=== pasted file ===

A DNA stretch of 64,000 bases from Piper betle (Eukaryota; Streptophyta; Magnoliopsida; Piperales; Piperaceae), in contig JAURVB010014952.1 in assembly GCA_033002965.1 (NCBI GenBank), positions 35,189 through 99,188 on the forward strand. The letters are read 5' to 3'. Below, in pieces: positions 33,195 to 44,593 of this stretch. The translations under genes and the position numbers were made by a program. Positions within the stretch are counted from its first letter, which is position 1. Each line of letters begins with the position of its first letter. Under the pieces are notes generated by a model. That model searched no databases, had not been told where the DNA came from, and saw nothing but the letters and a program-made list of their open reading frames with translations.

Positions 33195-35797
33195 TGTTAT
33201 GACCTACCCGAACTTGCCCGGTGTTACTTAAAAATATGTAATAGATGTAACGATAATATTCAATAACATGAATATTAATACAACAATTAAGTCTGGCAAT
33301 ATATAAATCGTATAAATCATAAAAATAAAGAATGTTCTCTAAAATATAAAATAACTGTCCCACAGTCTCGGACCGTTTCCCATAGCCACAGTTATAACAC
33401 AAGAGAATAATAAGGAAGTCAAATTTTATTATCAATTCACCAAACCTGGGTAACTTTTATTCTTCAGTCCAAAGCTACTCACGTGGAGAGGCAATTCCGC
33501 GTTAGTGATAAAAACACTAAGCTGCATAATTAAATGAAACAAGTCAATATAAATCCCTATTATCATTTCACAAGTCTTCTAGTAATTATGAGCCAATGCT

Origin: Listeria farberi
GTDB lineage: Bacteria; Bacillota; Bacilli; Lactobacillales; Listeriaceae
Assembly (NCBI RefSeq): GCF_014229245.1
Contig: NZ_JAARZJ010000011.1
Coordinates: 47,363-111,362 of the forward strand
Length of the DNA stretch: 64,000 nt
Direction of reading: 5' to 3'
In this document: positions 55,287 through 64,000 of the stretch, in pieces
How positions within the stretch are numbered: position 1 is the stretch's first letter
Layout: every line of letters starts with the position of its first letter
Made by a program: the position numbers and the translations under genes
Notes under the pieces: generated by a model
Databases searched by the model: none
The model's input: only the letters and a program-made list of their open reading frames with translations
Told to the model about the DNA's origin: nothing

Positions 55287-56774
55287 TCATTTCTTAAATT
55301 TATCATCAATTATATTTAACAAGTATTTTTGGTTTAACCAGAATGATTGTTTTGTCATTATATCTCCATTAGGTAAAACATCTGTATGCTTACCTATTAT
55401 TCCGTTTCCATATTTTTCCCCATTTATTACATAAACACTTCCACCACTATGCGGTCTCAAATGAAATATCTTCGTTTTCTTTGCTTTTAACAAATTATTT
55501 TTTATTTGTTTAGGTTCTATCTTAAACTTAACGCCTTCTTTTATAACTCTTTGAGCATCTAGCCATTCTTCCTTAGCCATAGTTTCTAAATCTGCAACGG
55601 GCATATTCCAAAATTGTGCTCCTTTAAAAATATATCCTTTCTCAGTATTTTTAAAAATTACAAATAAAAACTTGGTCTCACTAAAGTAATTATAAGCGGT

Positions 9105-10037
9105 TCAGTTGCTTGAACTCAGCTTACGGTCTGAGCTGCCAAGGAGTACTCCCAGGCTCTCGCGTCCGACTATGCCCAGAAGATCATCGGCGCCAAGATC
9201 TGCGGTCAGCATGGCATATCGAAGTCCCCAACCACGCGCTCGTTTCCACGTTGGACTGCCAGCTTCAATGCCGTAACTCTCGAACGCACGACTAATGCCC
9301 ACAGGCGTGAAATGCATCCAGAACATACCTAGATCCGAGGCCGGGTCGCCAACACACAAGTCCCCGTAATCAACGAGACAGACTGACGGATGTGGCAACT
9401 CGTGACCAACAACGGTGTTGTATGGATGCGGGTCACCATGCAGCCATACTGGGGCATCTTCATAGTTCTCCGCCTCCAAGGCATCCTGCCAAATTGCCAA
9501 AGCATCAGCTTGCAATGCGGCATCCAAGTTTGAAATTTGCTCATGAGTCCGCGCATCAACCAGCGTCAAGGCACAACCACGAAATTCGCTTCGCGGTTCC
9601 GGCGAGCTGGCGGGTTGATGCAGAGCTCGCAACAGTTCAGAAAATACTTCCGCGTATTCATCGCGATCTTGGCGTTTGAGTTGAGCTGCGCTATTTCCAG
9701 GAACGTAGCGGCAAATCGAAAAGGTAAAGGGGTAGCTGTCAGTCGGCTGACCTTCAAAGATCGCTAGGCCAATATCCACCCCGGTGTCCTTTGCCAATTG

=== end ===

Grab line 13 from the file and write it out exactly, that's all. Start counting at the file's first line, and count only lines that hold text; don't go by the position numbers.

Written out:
Length of the DNA stretch: 64,000 nt